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The third stanza of the poem A Teacher for All Seasons by Joanna Fuchs is :

A teacher is like Fall,

With methods crisp and clear

Lessons of bright colors

And a happy atmosphere.

I can't properly understand the phrase crisp and clear. Is it an idiom?

Is it for crispy leaves that fall from trees and the weather that is clear?. (my guess)

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    "Crisp and clear" here means that a teacher's methods of teaching are of high clarity and detailed version. I don't think it is a recognized idiom. Nov 12 '20 at 6:07
  • I’m voting to close this question because it concerns literary / poetic interpretation Nov 12 '20 at 18:06
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    @Dhanishtha Ghosh: My first thought was crisp and clear was nowhere near as idiomatic as clear and sharp, so I headed to Google Grams in search of support for my intuition. I was quite surprised to find that crisp and clear (which barely ever occurred in print a couple of centuries ago) has been steadily gaining traction, and is now at least as common as clear and sharp. Nov 12 '20 at 18:14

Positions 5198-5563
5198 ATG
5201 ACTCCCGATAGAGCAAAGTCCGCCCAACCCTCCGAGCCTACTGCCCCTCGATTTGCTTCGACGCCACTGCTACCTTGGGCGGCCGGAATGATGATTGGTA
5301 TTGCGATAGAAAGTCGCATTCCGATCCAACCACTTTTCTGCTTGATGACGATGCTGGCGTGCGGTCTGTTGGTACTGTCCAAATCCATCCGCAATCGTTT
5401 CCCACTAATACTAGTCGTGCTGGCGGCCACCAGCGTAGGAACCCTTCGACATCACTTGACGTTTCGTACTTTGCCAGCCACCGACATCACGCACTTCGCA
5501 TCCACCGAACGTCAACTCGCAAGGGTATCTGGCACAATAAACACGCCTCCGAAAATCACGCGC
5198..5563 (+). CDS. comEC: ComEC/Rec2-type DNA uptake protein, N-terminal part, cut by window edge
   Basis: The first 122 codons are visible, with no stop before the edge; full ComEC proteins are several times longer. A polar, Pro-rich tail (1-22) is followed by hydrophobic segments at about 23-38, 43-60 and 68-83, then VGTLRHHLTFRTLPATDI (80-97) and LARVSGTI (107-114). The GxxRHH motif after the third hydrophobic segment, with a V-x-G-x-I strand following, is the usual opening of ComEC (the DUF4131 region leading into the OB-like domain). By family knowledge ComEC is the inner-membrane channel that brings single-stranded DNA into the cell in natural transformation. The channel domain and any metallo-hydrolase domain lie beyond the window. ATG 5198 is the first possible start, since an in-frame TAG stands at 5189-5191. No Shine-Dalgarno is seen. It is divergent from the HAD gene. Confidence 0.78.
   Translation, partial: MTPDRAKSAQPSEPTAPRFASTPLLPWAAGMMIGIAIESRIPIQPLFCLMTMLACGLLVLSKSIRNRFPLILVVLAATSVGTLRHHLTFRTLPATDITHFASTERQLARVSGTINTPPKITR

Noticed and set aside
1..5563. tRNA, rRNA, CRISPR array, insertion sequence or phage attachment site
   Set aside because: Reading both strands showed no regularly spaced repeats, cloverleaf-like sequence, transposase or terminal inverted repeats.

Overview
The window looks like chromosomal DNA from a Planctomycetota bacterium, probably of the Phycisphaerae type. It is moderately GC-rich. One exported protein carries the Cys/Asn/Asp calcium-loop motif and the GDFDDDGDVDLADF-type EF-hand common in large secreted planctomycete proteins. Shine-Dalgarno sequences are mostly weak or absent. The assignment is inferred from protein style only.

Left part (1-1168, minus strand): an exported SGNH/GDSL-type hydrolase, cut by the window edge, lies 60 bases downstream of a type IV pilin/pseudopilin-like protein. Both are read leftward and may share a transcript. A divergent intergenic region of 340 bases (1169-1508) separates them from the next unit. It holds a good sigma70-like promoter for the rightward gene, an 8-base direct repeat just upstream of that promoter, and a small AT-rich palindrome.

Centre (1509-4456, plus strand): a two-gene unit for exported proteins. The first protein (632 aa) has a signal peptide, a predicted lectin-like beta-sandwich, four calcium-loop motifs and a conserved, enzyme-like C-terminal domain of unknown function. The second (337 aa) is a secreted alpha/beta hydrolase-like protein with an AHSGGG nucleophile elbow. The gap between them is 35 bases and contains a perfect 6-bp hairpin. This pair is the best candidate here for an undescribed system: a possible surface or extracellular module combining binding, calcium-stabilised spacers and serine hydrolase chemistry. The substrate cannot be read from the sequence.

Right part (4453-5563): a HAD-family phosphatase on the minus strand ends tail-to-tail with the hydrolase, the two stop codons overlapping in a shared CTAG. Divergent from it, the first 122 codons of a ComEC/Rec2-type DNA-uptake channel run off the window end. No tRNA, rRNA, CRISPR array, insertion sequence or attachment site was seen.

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Bear in mind that this is from a poem where the writer can stretch the usual rules of English. So the teacher is being likened to fall (autumn in my dialect) and has to have bright coloured lessons and maintain a happy atmosphere. The bright colours of autumn are associated with changes in leaf colour and those leaves when dry are crisp. In the writer's view autumn also has a clear atmosphere although my experience is of mists and fogs so that is where the clear comes from. Note also that in order to keep the rhyme a word rhyming with atmosphere had to chosen here.

So your analysis is one I would agree with too.

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  • I liked your answer
    – user100323
    Nov 12 '20 at 15:05

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